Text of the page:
AN Inverness winter is hardly the ideal preparation for a World Championships in the middle of the Australian summer.

The climate differential could hardly be more stark and Megan Keith is well aware that her past few months battling the Scottish winter is likely to mean that the 30 degree-plus temperatures she will encounter when she embarks on one of the biggest races in her career in New South Wales tomorrow will be something of a shock to the system.

Regular saunas have been as vital a part of her training regime in recent weeks as running, but when Keith toes the start line at the World Cross-Country Championships in Bathurst tomorrow, it will not only be the heat that tests her.

This event will see Keith make her senior GB debut, an accolade that is well-deserved bearing in mind the remarkable cross-country season the 20-year-old has enjoyed. Having become European under-20 cross-country champion at the tail-end of 2021, there was uncertainty as to how Keith would handle moving into the under-23 category.

Any scepticism about her ability to cope with the step up was well and truly quashed when she first became Scottish senior champion, then won silver at the British Championships before quickly following that up with her most impressive performance of the year in winning silver at the European Under-23 Cross-Country Championships in Italy.

Such form, inevitably, bolstered Keith’s confidence as she headed Down Under but she admits she remains somewhat apprehensive about what she will face over the 10km-long course, particularly as she has never raced on such a lofty stage previously as a senior.

“It’s going to be very hot and they’ve created a really demanding course too; it’s going to be very hilly and there’s different obstacles and jumps and mud pits so it’s definitely going to be tough. A course like that makes for an exciting race but it will definitely be a real test and push me to the limit,” she says.

“I’ve been using the sauna at home a lot in the past few weeks so hopefully that’ll have helped a bit - I’m not a natural in it but hopefully it’ll have helped prepare me a little bit for these Worlds.”

Keith is one of the leading lights in GB’s 17-strong squad in Bathurst, with only one other Scot, Giffnock North’s Hannah Ryding, who will contest the under-20 race, included.

And while the Inverness native has established herself as one of this country’s greatest hopes in cross-country running for a generation following her medal-winning exploits over the past couple of years, she remains adamant she will run with no pressure upon her shoulders in Australia.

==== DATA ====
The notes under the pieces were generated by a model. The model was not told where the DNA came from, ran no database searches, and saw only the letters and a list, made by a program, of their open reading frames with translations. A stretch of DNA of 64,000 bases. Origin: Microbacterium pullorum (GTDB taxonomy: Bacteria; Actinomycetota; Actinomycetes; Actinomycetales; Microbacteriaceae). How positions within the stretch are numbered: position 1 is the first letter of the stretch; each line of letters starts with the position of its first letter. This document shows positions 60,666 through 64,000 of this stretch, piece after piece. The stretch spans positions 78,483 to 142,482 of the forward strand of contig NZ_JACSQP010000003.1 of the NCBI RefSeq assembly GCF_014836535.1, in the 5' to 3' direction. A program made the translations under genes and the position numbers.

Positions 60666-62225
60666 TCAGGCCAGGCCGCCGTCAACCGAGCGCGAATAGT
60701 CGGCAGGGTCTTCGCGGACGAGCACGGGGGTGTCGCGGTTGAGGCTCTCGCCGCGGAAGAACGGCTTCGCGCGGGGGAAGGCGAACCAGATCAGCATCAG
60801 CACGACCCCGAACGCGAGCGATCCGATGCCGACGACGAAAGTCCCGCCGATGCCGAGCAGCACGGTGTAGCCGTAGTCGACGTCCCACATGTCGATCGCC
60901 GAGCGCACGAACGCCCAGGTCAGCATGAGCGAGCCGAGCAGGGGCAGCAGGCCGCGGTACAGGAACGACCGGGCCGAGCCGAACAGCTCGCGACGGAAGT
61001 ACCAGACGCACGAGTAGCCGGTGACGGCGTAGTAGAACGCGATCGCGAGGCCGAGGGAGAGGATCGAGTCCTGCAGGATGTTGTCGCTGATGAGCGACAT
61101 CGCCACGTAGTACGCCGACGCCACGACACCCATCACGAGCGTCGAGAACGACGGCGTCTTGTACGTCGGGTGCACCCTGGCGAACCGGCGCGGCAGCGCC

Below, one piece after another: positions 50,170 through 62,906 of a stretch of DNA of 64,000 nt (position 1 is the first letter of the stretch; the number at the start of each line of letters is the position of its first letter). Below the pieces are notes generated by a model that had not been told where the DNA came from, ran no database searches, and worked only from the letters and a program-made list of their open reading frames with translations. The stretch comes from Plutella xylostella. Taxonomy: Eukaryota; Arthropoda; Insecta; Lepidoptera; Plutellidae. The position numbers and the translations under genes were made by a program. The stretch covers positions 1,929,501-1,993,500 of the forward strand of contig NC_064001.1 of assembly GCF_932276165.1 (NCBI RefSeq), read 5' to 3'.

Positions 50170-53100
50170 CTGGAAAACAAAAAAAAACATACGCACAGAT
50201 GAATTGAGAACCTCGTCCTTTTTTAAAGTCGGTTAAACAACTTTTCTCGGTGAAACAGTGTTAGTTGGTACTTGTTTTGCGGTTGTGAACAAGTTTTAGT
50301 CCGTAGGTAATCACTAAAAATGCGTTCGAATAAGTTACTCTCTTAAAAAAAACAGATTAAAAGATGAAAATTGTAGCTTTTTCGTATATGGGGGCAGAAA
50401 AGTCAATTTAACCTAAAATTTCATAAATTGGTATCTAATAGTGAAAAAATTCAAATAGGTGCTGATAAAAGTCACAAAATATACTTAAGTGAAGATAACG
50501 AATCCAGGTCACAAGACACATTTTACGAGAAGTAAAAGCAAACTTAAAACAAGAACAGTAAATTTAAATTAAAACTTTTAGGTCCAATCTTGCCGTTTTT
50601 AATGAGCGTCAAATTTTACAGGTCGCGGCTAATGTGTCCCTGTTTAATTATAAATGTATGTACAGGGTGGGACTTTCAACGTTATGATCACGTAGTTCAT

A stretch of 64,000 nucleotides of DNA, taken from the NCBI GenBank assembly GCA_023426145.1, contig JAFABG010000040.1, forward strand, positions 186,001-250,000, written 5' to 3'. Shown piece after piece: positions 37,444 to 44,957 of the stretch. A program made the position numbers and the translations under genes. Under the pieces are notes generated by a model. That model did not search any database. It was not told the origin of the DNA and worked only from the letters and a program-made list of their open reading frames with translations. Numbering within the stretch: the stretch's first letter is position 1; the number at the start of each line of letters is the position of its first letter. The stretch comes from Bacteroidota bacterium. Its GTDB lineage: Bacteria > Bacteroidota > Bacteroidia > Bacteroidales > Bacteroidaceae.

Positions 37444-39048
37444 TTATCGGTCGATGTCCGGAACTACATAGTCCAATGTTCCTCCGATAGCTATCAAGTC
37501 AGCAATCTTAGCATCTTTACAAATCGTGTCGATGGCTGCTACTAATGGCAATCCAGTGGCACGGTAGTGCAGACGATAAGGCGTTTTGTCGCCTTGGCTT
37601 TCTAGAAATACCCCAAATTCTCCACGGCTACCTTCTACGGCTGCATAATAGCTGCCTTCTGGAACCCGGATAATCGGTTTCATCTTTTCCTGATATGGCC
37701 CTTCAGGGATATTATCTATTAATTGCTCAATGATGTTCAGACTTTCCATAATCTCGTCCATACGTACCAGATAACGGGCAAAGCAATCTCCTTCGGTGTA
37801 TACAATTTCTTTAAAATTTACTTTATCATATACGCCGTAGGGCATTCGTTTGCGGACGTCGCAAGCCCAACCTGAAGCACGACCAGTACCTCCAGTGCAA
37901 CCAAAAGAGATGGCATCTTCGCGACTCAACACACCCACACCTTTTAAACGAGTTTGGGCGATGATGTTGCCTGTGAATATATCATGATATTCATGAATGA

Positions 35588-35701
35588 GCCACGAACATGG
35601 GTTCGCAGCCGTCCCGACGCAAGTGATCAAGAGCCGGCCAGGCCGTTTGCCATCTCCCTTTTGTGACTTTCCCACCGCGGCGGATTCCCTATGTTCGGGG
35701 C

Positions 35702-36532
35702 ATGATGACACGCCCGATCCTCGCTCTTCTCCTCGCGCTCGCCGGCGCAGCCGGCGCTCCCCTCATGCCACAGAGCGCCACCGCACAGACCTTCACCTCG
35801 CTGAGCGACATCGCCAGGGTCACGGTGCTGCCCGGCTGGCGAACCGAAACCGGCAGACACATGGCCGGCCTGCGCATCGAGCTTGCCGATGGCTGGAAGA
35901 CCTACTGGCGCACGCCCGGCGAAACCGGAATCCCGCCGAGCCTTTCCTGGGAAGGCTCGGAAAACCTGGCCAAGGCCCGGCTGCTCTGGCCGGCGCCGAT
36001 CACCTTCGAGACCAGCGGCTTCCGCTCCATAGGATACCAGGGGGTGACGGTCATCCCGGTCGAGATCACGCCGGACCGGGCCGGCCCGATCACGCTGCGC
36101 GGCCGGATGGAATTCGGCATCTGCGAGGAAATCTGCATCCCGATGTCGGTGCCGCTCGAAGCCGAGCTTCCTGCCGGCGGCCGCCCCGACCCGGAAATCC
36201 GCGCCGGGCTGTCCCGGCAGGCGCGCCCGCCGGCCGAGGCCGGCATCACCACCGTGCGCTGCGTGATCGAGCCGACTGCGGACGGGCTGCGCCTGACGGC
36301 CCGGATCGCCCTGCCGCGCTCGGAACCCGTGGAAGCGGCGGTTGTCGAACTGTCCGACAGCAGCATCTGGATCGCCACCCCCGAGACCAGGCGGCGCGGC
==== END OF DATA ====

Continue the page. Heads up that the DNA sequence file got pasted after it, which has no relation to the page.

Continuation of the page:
“The big hope for this season was to make the Worlds team so it’s very cool to have done and it’s nice to feel like there’s not too much pressure on me,” she says. “I’ve not felt a great deal of pressure in terms of external pressure in the past few years but I’ve had goals myself of where I feel like I should be able to finish and how I should be doing. In contrast though, at these Worlds, I really don’t feel any pressure at all.”

Keith’s European under-23 silver medal in December was particularly impressive considering with whom she was battling for gold.

Eventual winner Nadia Battocletti is an Olympic 5000m finalist, with Keith now at a level whereby only truly world-class athletes are able to get the better of her over the mud and muck of cross-country.

Such an increase in level has, admits Keith, caused a significant shift in her mindset.

“Knowing I can perform on the big stage definitely boosts my confidence. I know I train hard but knowing I can normally find another level in the big races is a nice feeling, and definitely helps me a lot mentally,” she says.

“I do now have the confidence that, in cross-country, I can run with anyone. I’m not kidding myself on that I can beat everyone at the moment but I do feel like I can at least stick my nose in it. ”

The disparity between Keith’s cross-country results and track results is stark. Her highlight on the track is a fourth place in the 3000m at the European Under-20 Championships in 2021 and she is well aware she has room for improvement in that respect.

“I feel like I’ve got some unfinished business with my PB from last year so I’d like to put that right,” she says. “I’ve definitely been painted as a cross-country specialist but I’d like to think that my track speed isn’t bad.”